While the Soviet Union remained a totalitarian state, these leaders functioned as counterweights to one another, leading to a more methodical approach to relations with the United States and reinforcing the effectiveness of the MAD. Today there is no such rationality in Russian decision-making. Consequently, confronting Russia requires all possible positions to mitigate the threat that Putin represents.

His attack on Ukraine is brutal and the world is right to be so horrified. The Ukrainian people, who have shown enormous courage and made great sacrifices, deserve our deepest respect and all our support. But a Putin with nothing to lose is the most dangerous Putin of all. To avoid nuclear war, diplomats and world leaders must remain emotionally detached and as rational as possible.

At this strange and threatening time, the world needs a country with a relatively neutral stance, one that maintains communication with the Kremlin and has some degree of influence over Russia. That country is China.

A hopeful scenario is that China maintains a dialogue with Putin and displays a less moralistic approach to the conflict in Ukraine. China should apply quiet diplomacy where it is appropriate and its economic influence where it is needed. But the window of opportunity is closing. The war in Ukraine can easily spiral out of control, which will threaten China’s economic stability and prospects and world peace. Keeping a channel open to Russia can be a useful tactic, but the inescapable goal is to get Russia off its reckless war path.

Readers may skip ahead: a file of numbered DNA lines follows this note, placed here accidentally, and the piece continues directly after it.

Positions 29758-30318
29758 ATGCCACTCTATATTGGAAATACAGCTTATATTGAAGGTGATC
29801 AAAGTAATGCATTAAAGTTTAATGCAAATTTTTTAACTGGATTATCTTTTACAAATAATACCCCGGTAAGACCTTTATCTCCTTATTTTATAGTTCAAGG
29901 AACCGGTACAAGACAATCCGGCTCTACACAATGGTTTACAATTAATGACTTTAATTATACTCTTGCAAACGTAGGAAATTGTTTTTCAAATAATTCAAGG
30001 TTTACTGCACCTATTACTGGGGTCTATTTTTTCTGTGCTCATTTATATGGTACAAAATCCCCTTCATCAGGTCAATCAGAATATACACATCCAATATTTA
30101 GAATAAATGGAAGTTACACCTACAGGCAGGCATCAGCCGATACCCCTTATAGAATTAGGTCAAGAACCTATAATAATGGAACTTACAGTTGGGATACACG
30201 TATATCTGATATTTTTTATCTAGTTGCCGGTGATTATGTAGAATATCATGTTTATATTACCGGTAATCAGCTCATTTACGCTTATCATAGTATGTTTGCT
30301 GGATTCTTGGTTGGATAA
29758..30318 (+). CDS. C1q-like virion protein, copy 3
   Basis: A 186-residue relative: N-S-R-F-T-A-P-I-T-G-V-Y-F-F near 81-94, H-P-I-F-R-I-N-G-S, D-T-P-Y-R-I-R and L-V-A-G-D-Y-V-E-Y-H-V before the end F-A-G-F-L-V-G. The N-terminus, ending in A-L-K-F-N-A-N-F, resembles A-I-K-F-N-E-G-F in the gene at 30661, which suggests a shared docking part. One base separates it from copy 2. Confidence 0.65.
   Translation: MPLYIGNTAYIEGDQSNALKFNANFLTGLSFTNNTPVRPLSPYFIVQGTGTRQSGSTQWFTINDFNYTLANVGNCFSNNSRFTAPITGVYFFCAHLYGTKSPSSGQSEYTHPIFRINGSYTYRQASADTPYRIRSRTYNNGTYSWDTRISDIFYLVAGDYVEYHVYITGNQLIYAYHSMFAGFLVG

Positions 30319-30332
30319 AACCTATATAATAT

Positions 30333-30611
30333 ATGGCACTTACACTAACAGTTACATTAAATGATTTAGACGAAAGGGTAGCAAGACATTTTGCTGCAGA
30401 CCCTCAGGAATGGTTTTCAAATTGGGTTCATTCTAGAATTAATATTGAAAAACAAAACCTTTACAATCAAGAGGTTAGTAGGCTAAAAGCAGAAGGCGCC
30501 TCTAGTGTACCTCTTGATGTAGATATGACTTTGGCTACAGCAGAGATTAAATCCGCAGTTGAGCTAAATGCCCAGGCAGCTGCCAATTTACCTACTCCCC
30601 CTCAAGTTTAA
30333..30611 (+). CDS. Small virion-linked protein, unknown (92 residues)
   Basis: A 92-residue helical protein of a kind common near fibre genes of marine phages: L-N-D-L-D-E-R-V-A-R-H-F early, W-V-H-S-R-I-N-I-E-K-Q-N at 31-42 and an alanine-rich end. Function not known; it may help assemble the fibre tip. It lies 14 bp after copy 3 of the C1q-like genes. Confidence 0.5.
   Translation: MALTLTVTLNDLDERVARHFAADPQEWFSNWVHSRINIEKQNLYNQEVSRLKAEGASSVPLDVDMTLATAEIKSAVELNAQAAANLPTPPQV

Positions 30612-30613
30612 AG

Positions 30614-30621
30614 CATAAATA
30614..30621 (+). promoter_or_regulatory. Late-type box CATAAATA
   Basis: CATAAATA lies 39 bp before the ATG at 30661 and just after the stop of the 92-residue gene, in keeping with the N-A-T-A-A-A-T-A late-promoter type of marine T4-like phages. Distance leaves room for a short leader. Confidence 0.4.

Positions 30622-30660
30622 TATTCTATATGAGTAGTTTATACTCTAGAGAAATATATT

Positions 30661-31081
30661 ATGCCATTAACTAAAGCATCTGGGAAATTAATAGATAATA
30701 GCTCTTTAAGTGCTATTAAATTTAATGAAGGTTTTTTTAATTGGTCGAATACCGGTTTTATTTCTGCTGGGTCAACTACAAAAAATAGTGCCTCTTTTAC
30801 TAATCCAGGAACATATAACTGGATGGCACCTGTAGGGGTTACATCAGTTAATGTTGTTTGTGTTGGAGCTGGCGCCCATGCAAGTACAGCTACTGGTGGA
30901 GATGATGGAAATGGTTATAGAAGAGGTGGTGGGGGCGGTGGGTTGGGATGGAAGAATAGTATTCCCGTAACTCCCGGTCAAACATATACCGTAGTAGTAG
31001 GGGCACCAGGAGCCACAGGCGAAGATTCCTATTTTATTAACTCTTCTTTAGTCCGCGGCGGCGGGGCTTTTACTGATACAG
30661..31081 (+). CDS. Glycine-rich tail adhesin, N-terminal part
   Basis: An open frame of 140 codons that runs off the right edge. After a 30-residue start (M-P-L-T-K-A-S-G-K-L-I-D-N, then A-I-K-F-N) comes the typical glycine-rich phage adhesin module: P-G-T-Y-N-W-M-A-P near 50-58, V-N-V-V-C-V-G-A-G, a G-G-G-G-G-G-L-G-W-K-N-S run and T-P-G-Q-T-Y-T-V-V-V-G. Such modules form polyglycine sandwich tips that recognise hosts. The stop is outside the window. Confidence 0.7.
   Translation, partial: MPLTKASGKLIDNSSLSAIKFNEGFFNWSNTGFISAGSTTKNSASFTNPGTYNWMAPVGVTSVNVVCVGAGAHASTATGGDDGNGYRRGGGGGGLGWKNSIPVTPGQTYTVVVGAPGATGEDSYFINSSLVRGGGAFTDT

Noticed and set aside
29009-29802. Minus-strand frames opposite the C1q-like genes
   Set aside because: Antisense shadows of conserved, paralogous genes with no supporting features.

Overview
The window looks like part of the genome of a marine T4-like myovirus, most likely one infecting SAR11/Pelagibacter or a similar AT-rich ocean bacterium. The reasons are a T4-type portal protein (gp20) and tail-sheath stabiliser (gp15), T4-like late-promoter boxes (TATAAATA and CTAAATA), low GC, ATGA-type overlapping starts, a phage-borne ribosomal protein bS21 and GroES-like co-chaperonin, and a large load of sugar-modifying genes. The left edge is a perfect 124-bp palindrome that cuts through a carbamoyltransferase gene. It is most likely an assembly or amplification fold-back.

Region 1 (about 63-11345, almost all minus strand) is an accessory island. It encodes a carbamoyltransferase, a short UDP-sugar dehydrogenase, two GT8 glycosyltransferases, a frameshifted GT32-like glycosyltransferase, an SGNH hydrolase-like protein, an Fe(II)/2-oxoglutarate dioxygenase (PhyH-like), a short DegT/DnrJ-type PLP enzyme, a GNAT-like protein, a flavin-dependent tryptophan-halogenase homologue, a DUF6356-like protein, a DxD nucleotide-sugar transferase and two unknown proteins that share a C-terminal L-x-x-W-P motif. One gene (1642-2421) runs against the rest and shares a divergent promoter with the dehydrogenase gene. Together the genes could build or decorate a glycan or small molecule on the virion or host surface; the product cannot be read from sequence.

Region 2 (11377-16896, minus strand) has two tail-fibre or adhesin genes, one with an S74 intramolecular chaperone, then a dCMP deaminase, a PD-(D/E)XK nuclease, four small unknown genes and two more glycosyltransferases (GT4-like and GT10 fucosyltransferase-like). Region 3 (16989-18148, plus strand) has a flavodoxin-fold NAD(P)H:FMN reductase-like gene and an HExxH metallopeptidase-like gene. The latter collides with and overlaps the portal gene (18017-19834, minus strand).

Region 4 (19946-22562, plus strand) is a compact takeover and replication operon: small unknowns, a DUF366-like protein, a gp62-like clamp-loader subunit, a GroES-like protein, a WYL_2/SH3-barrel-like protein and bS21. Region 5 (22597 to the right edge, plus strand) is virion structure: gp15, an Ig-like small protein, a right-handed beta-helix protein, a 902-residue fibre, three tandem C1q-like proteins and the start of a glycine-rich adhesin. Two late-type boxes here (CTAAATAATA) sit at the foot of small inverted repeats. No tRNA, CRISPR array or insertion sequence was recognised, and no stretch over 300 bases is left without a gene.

China has adopted a foreign policy that aims to “build a community with a shared future for mankind.” To make this vision a reality, it is essential that the Asian giant urge Putin to put an end to a war that puts the future of all of us at risk.

The author

Yasheng Huang, Professor of Global Economics and Management at MIT Sloan School of Management, is about to publish The Rise and the Fall of the EAST: Examination, Autocracy, Stability and Technology in Chinese History and Today.

Translated from the English by David Meléndez Tormen

Copyright: Project Syndicate, 2020